Last month, I followed the news story of a mystery illness that was later identified as highly pathogenic avian influenza (HPAI) detected for the first time ever in dairy cattle. I wanted to take this opportunity to highlight the collaboration that took place from the farm level to a national scale in addressing this animal health issue.

Lee karen
Managing Editor / Progressive Dairy

To start, we wouldn’t know what we know today if it weren’t for the milkers and herdsmen on the Texas farms that identified and flagged cows showing symptoms of a sudden loss of appetite, drop in milk production and having odd-discolored milk, to name a few. Their watchful eyes, concern for cattle under their care and encouragement to say something when they see something sparked a reaction our industry hasn’t seen in some time.

They involved their local veterinarians, who were the first to connect the dots as they could see these same symptoms developing on more than one farm. These veterinarians sought additional diagnostic resources at the state level and were communicating with the American Association of Bovine Practitioners (AABP), which began sharing information with its member veterinary practitioners.

Once alerted, the Texas Animal Health Commission started an epidemiological study to develop a case definition. This included the affected cows as well as the seemingly healthy cows in the same herd and known activities on the farms. Samples were collected and analyzed by local laboratories and the Texas A&M Veterinary Medical Diagnostic Laboratories in both Canyon and College Station. The USDA Animal and Plant Health Inspection Service (APHIS) was also notified and began working on the case.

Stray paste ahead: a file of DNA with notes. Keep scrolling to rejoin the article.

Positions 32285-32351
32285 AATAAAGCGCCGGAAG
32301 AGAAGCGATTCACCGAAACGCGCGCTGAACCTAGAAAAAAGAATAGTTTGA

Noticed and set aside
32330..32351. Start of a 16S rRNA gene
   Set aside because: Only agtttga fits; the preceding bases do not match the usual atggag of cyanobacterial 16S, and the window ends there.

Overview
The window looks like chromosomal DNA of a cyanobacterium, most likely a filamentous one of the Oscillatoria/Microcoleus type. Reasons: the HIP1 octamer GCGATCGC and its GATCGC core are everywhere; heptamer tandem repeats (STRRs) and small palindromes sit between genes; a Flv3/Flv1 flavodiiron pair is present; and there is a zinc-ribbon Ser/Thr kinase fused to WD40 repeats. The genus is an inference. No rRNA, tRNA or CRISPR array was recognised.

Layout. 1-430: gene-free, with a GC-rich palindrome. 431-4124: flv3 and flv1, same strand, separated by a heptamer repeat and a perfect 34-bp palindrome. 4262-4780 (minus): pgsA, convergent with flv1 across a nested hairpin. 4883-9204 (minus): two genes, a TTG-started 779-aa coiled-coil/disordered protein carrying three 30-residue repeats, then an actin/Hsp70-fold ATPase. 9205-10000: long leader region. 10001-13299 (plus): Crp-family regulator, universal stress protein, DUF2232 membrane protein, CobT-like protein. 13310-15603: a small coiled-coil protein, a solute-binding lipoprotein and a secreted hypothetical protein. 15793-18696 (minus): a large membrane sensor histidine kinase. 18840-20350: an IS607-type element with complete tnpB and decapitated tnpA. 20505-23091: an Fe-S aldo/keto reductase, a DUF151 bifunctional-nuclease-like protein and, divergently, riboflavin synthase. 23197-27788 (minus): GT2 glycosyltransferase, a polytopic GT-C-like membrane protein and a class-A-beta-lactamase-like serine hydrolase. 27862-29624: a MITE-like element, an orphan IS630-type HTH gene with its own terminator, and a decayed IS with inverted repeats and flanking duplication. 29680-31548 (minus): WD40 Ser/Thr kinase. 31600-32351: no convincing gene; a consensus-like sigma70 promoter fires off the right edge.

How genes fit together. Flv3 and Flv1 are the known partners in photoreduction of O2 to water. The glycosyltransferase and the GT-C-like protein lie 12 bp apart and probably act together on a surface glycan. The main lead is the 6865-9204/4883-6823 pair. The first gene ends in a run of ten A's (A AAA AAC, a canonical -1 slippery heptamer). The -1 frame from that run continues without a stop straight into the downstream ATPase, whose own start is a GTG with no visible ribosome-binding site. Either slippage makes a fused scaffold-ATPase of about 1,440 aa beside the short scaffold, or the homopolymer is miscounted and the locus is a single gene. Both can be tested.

The farms and animals were monitored and evaluated. Whatever was willing to be shared from herd records and on-farm interviews was collected and analyzed. Information that could have seemed irrelevant was still gathered, as it could be the piece that unlocked it all. It happens that reports of deceased birds found on some of the farms were the key to prompt the samples to be tested for avian influenza.


While these tests were being conducted in Texas, as well as nearby in New Mexico and Kansas where symptoms were also identified, news and information was being shared nationwide. State veterinarians were informed and, in turn, shared it with local veterinarians in their own states to encourage everyone to watch out for similar symptoms and enhance biosecurity measures on the farm.

The National Milk Producers Federation (NMPF), a trade association that represents dairy cooperatives and dairy farmers in the federal arena, was coordinating with the USDA on animal health and the FDA on milk safety. Ensuring that abnormal milk was discarded at the farm and consumers in the U.S. and abroad could maintain confidence in our milk supply was as important for the affected farms as it is for farms across the country. They also shared animal care and biosecurity resources developed with the National Dairy FARM Program.

It may have started with one cow, one milker, one milk production or rumination report, one herd, one veterinarian, but it was in the connecting of the dots and the collaboration of an industry that led to answers, a diagnosis and the protection of herd health and a safe milk supply for all.

The list of individuals and organizations involved is extensive, and I’m sure I’ve missed some. These are people you don't see every day on the dairy and some you may not even think of being involved in farming, but this experience shows how they are all an integral part of our industry’s animal care team.